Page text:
Accept them I did, though, and I can say now that I am way more informed about the darkness that lingers in my brain.  When the self-loathing begins, I don’t ignore it.  I tell Jim and get myself to the doctor because my medication needs to be monkeyed with.  When I feel that overwhelming weight of hypervigilance wrap itself around me, I find a safe place–even if that means abandoning my grocery cart in the middle of the store and running out of the building–and breathe, talking myself out of the impending panic attack.  I constantly weigh my behavior as a mother and a wife and, if I find it lacking, I have a support system of people in place that I can run to for help.

Imagine, if you will, what would have become of me had my husband not drawn that line in the sand.

I doubt I’d be here today, with the strength to carry on.

I count myself lucky that I have people who love me enough to draw that line, people who care enough to pay attention and notice that something is off.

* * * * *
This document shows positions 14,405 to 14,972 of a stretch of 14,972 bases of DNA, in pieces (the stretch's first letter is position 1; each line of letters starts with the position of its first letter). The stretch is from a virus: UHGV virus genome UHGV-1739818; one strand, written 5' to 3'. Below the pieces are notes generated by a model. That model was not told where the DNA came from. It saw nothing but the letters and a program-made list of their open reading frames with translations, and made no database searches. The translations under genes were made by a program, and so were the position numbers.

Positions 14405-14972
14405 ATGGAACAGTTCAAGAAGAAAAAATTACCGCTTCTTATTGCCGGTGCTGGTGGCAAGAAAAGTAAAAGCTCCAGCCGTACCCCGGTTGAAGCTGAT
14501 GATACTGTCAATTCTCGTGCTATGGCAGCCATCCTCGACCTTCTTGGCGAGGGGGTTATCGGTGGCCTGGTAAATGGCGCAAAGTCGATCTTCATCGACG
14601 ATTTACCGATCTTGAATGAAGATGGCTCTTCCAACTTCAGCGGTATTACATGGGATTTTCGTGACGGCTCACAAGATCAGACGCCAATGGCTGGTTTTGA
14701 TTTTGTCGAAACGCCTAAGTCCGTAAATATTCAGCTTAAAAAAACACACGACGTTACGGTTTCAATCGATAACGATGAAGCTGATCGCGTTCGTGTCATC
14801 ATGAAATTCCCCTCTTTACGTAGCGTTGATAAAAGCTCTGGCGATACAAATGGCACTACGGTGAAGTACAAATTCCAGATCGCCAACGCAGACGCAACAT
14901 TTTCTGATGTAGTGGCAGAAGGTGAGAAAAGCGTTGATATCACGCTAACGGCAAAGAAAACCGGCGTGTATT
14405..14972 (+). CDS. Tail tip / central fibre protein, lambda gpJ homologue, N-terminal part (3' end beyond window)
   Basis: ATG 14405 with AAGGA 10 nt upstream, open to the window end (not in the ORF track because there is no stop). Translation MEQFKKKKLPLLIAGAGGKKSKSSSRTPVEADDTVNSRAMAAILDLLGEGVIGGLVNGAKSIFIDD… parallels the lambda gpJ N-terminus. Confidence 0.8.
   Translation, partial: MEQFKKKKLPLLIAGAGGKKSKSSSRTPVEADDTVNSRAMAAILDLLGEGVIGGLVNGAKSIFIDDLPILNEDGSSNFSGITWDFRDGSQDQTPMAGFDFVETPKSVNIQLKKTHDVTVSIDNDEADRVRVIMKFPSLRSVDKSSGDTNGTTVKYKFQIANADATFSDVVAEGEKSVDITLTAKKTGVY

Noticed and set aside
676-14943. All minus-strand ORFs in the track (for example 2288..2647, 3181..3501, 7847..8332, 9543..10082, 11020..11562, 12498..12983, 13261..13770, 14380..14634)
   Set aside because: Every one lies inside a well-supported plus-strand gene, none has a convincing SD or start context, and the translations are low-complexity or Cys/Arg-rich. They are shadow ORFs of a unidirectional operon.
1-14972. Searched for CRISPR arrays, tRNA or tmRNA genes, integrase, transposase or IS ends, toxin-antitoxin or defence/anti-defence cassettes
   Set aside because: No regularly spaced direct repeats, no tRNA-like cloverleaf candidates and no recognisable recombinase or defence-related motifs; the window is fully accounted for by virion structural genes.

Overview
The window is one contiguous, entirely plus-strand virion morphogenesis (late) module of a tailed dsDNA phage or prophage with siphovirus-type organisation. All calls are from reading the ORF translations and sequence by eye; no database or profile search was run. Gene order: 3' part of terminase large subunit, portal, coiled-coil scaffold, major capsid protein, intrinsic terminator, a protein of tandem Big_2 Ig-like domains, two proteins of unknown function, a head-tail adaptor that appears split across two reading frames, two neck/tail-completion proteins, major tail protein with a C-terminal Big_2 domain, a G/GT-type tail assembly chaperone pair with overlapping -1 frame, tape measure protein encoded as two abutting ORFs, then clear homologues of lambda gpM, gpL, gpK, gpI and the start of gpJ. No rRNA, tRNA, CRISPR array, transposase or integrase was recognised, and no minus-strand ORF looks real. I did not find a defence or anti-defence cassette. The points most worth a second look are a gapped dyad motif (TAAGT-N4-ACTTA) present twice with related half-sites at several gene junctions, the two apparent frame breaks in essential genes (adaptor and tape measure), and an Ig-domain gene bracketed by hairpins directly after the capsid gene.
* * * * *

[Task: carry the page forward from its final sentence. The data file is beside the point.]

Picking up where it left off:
Not everyone has that in place.

Some of us hide it better than others, behind masks made of humor and goodwill that suck the energy out of us so badly that there’s little left for us when the sun goes down and the house quiets for the night.

Some of us are drowning under the stigma that breeds so rapidly where mental illness is concerned, frightened that people will know we’re ill and stop trusting us and begin questioning our every move.

When I hear about people who commit suicide because of illnesses like depression, it breaks my heart.  I know exactly how they feel.  I know about the devil on their shoulders, whispering vile thoughts into their ears.  They aren’t weak, cowardly or selfish.  They are sick and in search of mercy.  They find it in the worst place possible.

If you or someone you love suffers from mental illness, reach out.  Don’t let the devil on your shoulder have the last word.

 

 

 

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Crash Landing